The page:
Metro Bank bank has reportedly been attacked by a sophisticated two-factor authentication (2FA) bypass SS7 attack.
According to a report by Motherboard, hackers infiltrated a telecoms firm’s text messaging protocol in a so-called SS7 attack.
But what is an SS7 attack?
The Signalling Systems Number 7 (SS7) protocol is used by telecoms to coordinate how texts and calls are routed.
According to the UK National Security Centre SS7 attacks are increasing in regularity.
Ryan Gosling, head of partnerships and Telco at Callsign tells RBI the hack is not a surprise. But he says there are steps banks can take in terms of SS7.
“There have been several documented cases of SS7 breaches in the past. But, due to the underlying historical weaknesses in the technology, it has been difficult to resolve the SS7 vulnerability.
“While some effort has been made by the network operators to address the problem, some SS7 messages just cannot be filtered at the network boundaries. There are some legitimate reasons to send cross-network messages e.g. to set up call roaming.
“Therefore, if hackers can infiltrate any SS7 network, they can send certain SS7 messages to their fraud target’s home network. These can be used to set up misdirection of banking verification codes.”
SS7 attack: possible solutions
He says the solution is three-fold.
“Firstly, banks must adopt a strong and agile governance process in terms of authentication policies. They should also regularly review these policies. Thus they are fully up to date and can adjust their authentication methods as required to mitigate new threats.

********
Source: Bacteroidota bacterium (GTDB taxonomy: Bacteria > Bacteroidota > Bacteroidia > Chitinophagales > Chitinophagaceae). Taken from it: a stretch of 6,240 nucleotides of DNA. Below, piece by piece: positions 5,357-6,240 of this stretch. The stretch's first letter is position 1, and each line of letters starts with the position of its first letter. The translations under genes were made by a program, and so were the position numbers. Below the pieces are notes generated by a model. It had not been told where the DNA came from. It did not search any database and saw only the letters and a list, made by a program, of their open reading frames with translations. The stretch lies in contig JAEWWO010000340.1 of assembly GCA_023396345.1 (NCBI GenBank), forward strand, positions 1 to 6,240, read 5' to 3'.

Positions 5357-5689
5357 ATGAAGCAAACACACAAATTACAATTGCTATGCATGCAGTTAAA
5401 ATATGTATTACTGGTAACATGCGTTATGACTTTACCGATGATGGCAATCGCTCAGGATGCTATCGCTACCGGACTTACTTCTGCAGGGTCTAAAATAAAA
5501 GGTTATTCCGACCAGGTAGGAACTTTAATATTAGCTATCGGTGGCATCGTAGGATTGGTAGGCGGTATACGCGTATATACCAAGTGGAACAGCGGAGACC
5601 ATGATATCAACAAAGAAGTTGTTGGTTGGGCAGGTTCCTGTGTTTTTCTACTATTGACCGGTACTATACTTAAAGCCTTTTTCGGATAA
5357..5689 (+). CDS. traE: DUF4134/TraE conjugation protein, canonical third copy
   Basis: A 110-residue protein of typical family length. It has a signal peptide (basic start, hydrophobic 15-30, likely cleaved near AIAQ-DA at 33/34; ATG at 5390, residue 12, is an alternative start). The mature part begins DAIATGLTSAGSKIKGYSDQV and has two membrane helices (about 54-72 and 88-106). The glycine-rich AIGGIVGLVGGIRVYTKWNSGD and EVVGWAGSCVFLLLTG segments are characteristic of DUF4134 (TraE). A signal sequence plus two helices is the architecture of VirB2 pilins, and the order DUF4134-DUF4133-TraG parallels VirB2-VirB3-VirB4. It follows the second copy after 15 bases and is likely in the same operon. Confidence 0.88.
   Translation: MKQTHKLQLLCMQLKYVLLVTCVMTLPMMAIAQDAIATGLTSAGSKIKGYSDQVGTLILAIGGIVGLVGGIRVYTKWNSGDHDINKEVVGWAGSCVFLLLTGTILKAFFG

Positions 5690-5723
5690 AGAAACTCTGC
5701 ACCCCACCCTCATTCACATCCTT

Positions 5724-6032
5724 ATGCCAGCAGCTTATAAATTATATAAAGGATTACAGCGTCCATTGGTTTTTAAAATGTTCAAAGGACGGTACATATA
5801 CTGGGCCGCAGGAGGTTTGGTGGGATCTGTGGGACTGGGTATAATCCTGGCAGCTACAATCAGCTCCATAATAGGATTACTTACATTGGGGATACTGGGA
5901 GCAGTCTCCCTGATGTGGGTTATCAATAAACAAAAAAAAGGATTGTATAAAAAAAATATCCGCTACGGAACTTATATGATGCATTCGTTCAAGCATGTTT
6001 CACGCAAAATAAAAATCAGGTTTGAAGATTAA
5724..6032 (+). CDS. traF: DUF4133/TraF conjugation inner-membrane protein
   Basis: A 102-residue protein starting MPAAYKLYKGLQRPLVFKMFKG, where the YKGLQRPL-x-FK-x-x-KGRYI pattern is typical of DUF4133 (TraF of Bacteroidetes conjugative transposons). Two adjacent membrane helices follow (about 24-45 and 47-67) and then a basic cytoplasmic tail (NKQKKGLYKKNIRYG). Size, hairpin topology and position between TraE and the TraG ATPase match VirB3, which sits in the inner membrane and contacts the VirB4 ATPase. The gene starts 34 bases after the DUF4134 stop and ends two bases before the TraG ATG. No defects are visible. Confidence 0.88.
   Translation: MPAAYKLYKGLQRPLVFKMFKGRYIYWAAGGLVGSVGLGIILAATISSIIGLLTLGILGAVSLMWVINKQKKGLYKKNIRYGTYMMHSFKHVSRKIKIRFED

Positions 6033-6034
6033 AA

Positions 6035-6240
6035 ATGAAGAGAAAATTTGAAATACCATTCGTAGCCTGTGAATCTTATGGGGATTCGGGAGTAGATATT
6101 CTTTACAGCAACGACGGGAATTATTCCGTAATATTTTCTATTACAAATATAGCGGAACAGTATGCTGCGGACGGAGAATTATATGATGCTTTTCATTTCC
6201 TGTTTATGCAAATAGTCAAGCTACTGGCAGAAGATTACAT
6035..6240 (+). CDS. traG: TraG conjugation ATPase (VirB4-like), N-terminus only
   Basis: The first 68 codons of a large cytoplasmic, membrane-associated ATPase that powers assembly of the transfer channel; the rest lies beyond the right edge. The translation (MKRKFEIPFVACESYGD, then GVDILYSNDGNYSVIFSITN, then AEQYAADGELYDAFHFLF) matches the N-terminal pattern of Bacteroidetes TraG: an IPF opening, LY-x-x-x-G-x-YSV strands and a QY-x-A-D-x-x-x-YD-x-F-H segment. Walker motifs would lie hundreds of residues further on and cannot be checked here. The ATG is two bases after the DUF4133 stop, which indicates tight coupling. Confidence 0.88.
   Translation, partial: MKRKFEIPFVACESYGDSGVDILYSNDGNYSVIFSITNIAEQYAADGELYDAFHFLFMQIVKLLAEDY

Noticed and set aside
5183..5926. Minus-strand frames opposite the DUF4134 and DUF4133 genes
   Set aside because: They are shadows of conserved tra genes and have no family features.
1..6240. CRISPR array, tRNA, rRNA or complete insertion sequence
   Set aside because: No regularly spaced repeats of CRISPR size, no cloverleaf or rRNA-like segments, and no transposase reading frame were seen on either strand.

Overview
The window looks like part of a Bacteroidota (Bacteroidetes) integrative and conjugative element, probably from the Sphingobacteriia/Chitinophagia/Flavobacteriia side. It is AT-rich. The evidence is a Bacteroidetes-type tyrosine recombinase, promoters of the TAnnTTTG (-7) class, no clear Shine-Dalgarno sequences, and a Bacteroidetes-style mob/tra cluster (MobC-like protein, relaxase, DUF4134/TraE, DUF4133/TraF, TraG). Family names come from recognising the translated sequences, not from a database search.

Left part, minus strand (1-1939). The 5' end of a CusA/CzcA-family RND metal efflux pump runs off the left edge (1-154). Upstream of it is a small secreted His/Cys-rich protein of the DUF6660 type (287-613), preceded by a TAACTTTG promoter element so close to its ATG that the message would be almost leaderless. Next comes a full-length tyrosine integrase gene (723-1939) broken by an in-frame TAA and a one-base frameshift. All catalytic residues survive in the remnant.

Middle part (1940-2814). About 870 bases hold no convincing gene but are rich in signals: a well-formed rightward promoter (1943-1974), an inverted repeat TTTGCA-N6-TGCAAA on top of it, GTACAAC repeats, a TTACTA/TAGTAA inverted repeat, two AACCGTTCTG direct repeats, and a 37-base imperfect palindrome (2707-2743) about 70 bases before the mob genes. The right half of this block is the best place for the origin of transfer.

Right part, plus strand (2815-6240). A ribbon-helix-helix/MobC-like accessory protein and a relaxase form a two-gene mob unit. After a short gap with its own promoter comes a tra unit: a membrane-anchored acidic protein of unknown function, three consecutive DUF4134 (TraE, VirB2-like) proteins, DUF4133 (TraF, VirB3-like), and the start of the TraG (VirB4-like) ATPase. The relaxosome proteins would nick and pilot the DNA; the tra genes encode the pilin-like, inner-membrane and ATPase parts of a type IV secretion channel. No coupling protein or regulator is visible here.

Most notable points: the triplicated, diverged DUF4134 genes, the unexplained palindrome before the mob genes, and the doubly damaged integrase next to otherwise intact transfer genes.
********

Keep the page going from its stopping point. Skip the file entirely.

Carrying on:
“Secondly, they must employ a proactive cybersecurity research arm. In this way they can keep track of the new attacks being made on SS7 and other legacy protocols.
“The final, and most crucial means of combatting the security issues associated with SS7 is to use an intelligence engine to spot anomalous behaviour. All banks can do is gather together as many data points as possible. That is, device, call divert, SIM swap, and roaming statuses from MNOs and specialist services.
“As a result, they build up a picture of their customers. An integrated approach should correlate this data to provide a single view of the person undertaking the transaction and the environmental circumstances around that.
“A feedback loop to the intelligence engine to inform it about known fraud cases can also help it learn about bad behaviour. And recognise that a fraudster is at work based on similar combinations of these data points in the future.”